Dave and NAEG, the background is explained by Agrawala (1999 quoted in Hulme 2010) and by Hünemörder (2004) and already in the draft. The US government wanted to avoid UNEP having the lead, for principal sceptizism agains the UN (too much third world) and against UNEP (too much American NGO's) there. Therefore they wanted an institution of their liking, but did not want it in New York. Thatcher, no friend of the UN, was for anything that damaged coal, Germany had opted for UNEP, in the tradition of Willy Brandt's network, which included a buddy called Jomo Kenyatta and Angela Merkel had saved the Kyoto protokol from a total faileure. Result: The US got a strong say in the IPCC setup, but its headquarter went to Europe, Hadley center was founded in GB, UNEP headquarters went to Nairobi, Kenya (lead by Germans Steiner and Töpfer), and Bonn received the UNEP bureau, the UNFCCC, IHDP and a dozen others agencies and programs related to the environment. That said, the tekkie stuff is tekkie stuff, but real politics goes about institutions, sites and leadership. ;) Serten II (talk) 06:16, 21 December 2014 (UTC)

Religion and Global Warming[edit]

Your link to Fundamentalist–Modernist Controversy is interesting. I personally am "evangelisch" and not "evangelical" and have written and expanded articles that cover religious and political topics. Take Prussian education system, After Saturday Comes Sunday or Eurafrique for things highly controversial in the US or UK but mainstream or fringe in Germany, or changing roles in the course of time anyway. Germany had solved the main points with regard on theology and ecclesiology after 1648, religion is a regular topic in public schools of most states since the 18th century ;) and we enjoy to be ruled by a conservative that managed to achieve the Kyoto protocol against strong resistance. Thats said, my German perspective may sound sometimes bizarre from an American view, but may allow to reduce partisanship. Merry Christmas and a happy New Year ;) Serten II (talk) 03:52, 21 December 2014 (UTC)

Thanks for the interesting links, the history of education in Scotland can claim some successes from 1560 onwards but has produced a peculiar mix of secular education and religious sectarianism. My interest in the fundamentalist split arose from looking at the context of Charles Darwin and of current creationism, which is a minority belief here but rather prominent among American climate "skeptics". I think your choice of sources and wording may have implied partisanship unintentionally. Anyway, Fröhliche Weihnachten, a Happy Hogmanay and a guid new year! dave souza, talk 08:18, 21 December 2014 (UTC)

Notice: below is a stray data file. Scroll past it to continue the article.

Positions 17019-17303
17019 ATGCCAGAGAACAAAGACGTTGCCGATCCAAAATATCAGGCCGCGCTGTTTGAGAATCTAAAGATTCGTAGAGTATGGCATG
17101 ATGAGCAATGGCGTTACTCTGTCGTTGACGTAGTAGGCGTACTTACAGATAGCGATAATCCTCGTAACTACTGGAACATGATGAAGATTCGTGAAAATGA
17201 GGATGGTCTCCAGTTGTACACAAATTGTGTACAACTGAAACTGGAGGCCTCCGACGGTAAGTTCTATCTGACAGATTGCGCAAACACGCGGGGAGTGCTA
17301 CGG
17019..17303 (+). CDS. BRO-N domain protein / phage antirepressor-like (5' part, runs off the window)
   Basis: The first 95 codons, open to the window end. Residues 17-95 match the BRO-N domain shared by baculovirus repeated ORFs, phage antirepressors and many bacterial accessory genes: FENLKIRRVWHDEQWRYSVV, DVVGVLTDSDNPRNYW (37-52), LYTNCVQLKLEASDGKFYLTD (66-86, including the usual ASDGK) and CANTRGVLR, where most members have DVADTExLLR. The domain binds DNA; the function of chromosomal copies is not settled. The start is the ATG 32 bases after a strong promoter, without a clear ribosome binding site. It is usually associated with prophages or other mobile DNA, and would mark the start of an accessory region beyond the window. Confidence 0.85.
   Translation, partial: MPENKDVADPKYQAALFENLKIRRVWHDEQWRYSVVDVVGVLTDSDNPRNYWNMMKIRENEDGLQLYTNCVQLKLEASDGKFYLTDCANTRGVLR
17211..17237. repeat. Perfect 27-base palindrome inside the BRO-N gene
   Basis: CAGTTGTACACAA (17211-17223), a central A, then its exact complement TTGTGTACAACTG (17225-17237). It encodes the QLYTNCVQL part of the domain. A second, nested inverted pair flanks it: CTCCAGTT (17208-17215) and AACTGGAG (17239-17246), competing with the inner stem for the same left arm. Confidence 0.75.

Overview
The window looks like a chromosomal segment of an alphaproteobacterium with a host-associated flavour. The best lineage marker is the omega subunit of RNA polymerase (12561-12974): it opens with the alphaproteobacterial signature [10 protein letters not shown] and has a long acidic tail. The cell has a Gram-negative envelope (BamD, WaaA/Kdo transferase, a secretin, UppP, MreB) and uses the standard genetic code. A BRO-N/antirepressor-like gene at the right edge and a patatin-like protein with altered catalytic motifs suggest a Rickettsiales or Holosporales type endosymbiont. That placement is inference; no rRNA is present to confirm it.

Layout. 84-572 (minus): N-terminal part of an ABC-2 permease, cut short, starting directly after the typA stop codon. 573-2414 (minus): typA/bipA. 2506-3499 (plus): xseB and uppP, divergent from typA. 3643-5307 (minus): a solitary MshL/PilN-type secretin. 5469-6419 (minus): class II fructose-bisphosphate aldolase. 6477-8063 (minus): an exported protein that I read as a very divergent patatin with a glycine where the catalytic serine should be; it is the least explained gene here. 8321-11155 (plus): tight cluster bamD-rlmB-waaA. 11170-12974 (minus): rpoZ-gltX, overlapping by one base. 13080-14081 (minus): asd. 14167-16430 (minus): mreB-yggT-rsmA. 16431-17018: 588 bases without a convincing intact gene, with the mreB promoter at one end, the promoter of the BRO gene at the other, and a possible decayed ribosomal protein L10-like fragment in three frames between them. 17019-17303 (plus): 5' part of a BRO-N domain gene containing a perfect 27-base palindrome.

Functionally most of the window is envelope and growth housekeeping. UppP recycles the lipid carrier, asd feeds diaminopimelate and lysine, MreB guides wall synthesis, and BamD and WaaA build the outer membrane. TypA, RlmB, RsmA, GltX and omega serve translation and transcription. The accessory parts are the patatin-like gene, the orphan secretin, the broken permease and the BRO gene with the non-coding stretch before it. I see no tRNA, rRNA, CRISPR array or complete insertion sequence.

Youre welcome! I found some interesting points about David Hume and his interaction with German rational theology and (see German irrationalism alike. de:Michael Hochgeschwender sees the reason for the still strong creationist movement less in lack of understanding biology, but in a popular countermovement against the social darwinism of the (comparable secular) american elite, and as said, the urge for sort of basic religious education in schools. My mockery may be not without intention, as I met people along the line of thinking of Baron May of Oxford, ecular fans of Richard Dawkins but rather old school in their sort of faith, asking for a “supernatural punisher” to get climate policy working. Germany saw enough disaster due to the lack of democracy, no climate involved, so may be we opt for a more cautious approach. Serten II (talk) 09:14, 21 December 2014 (UTC)
Actually, I think the American creationist movement developed in the context of unease about modernist interpretation of the Bible, the spark being Vernon Kellogg's Headquarters Nights seen as showing that teaching evolution led to the [alleged] German military atrocities much publicised in wartime propaganda. Hence the effective banning of teaching evolution from 1925 in many US states, and the reinvigoration of creationism as a way round the US constitution when evolution teaching was reintroduced from 1957 onwards. A remarkable anti-science movement, which has spilled over into some of the opposition to climate science. . dave souza, talk 09:44, 21 December 2014 (UTC)
"Gospel of the German intellectuals". Uff. I provided an entry toJohann von Lamont to one of the history of education in Scotland, lets say the churches here have a great tradition in providing good education and wnat to keep it. Point is, you never would have such a conflict as with Kellogs in Germany. The protestant religion teacher (in our case) explains (both) creation stories written in the Genesis, the Biology teacher explains Darwin, both btw. have studied on a state university. Done and dusted. I am always mocking my violent atheist friends, as the Humanists union (same now for muslims) just was allowed to provide "ethics" teaching after they applied for the legal setup of a Landeskirche. :) Serten II (talk) 11:27, 21 December 2014 (UTC)